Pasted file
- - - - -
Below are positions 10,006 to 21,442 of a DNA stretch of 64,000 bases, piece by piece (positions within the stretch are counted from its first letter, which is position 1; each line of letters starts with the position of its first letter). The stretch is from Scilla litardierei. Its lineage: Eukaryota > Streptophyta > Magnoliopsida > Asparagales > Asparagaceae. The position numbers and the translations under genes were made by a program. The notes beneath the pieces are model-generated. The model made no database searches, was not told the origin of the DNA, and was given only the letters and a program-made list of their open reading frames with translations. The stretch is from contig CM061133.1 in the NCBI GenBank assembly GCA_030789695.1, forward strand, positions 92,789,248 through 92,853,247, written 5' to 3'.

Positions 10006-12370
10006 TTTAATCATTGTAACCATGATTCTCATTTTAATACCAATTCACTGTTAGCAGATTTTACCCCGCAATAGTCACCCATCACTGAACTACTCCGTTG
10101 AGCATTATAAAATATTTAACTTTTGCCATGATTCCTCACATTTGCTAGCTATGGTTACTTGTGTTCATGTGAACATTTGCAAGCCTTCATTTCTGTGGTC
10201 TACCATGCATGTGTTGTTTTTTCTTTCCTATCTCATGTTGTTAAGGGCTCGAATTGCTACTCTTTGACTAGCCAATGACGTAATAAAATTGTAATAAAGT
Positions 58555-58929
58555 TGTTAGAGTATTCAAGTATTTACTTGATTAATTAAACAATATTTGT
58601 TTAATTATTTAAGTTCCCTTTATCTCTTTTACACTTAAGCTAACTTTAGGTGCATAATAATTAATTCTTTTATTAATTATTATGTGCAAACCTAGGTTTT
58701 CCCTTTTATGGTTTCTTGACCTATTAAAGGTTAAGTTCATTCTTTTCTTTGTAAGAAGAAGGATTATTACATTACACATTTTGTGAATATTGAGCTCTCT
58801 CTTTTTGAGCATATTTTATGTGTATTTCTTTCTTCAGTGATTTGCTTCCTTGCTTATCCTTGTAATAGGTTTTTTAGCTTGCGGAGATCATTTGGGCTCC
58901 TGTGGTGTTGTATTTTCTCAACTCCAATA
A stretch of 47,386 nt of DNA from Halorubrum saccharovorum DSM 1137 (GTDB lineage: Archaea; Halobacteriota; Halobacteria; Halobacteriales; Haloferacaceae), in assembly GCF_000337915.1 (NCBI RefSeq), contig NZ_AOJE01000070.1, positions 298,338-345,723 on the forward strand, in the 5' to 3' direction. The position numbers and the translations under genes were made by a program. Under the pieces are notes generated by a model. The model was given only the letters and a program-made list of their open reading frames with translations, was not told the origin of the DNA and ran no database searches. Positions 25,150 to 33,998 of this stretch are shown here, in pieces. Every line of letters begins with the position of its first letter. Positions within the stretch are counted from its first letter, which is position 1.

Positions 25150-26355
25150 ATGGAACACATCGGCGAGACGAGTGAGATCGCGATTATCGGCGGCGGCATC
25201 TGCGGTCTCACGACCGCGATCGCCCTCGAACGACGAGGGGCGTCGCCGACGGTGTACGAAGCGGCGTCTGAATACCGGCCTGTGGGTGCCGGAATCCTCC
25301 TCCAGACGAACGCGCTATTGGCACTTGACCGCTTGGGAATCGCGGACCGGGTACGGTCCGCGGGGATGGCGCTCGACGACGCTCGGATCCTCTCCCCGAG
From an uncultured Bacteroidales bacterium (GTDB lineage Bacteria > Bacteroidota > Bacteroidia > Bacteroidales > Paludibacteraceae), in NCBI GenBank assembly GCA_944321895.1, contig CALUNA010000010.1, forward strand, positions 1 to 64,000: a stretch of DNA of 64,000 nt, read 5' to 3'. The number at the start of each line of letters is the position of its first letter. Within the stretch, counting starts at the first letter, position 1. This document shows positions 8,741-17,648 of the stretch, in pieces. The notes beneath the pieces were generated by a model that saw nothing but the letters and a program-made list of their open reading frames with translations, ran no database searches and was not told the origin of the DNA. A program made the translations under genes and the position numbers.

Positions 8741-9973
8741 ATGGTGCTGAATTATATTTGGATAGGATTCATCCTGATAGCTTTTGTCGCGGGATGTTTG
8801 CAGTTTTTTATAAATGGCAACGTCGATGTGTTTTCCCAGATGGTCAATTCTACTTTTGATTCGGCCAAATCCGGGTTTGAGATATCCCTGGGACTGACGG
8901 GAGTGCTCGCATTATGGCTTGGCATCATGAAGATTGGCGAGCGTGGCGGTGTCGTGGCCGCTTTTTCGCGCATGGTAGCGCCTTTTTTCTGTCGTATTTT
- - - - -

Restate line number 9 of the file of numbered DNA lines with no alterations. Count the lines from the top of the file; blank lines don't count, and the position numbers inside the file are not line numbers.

58701 CCCTTTTATGGTTTCTTGACCTATTAAAGGTTAAGTTCATTCTTTTCTTTGTAAGAAGAAGGATTATTACATTACACATTTTGTGAATATTGAGCTCTCT